• The simple answer is: look at after filtering out the heavily premined coins. I will give only some
  • LiteCoin: the original "for the rest of us" currency. The idea was that BTC had moved in the realm of the riches, since SHA-256 is only minable with expensive purpose-made machines (ASIC). Litecoin moved to the Scrypt algorithm.
  • Blackcoin. Nugh said. +7400% in one month (due in no small part by the fact that people want to leave the "bitcoin trap" now that the price is falling). Before reaching the 10k satoshi barrier, it suffered heavily from price manipulation, which in turn lowered the confidence of all but day-traders. It remains to be seen if it will continue that way. Any sane mind would say it cannot. But a sane mind would not be on the crypto world.


  • PoS. Initiated by PeerCoin, turned into a power of its own by MintCoin (and later BlackCoin but in much smaller way), PoS avoids the environemental issue of PoW (see above). Pure PoS production would tend to favour high interest (like PoScoin, GhostCoin and MintCoin do with 50%, 50% and 20% annually respectively). Other coins consider PoS should not "compensate" for PoW but just be a nice addition for a coin that has a value of its own (this is the route BlackCoin is taking, with a x74 increase in one month, almost Bitcoin-like)
  • Proof-of-Transaction. FlutterCoin's innovation is to reward people for actually spending the money. That's an interesting idea: after all, a money has long-term value only if it is being spent. This has similar implementation in real economy, where people receive fiat for buying something in fiat, effectively becoming a discount.
  • Merged mining. To enforce security, some coins are created on top of other - this also lowers the environment footprint of the coin to almost zero (out of the cost of the parent coin, of course). Dogecoin is taking this route.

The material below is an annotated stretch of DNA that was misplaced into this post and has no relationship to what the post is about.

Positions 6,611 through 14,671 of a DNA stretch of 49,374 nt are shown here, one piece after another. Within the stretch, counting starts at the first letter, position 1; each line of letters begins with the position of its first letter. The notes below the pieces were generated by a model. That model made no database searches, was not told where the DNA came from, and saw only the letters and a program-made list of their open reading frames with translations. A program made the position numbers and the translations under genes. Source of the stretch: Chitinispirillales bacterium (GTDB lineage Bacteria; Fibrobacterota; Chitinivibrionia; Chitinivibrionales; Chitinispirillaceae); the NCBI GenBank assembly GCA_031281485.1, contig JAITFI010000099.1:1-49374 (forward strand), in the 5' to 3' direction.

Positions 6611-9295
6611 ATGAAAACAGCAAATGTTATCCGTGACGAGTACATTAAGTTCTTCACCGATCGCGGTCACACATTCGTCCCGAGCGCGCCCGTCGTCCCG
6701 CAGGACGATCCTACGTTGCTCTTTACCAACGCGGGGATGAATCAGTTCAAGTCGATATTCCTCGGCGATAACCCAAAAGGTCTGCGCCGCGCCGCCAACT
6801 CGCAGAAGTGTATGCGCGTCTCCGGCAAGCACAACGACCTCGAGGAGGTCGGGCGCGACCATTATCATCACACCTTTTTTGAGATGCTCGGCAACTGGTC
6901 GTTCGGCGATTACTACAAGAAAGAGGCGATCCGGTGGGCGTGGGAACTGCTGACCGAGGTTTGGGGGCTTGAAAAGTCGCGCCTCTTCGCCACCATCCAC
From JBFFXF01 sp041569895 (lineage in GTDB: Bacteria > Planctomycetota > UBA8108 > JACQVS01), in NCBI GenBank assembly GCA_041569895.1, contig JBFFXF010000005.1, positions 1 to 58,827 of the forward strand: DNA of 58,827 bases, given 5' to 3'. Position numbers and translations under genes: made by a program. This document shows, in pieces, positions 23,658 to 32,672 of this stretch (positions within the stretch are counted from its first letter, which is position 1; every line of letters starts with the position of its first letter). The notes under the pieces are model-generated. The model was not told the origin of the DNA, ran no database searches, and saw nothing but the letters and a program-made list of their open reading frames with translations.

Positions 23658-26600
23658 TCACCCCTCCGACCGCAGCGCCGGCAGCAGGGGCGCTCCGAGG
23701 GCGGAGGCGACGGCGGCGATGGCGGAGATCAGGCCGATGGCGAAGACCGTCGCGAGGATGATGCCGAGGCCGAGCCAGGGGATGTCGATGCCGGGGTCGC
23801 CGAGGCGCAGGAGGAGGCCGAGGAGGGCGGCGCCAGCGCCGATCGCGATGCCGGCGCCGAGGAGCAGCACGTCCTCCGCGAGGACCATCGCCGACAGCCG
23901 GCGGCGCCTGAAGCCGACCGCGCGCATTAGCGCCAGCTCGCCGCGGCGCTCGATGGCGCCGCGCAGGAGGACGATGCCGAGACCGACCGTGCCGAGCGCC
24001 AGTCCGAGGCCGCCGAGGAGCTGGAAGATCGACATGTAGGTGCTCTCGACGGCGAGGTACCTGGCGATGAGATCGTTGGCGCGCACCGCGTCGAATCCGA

• Plugable coins. Similar to merged mining, some coins are meant to be extensions of another coin. The best-known is Mastercoin.
  • Non-currency use of cryptos. Namecoin is the best-known of them, but not the most versatile. Namecoin plans to be used as a decentralised DNS. But other new use of the blockchain technology are being considered. NXT is definitely the most talked about, with smart contracts (also a Mastercoin possibility), coloured coins (coins that the sender may be sure it will be used for what he wanted it to be), decentralised voting, cost-cutting for directories maintenance (this is what the real banks are the most interested about at the moment)
  • Greater anonymity. Give an IBAN to someone, this person won't know how much money you have and the history of your bank account. Give a cryptocurrency address to someone and this person will now everything. This may be both a good thing (sousveillance) and a bad thing (loss of privacy). That's why some currencies like Darkcoin, Anoncoin and Zerocoin have improved upon this.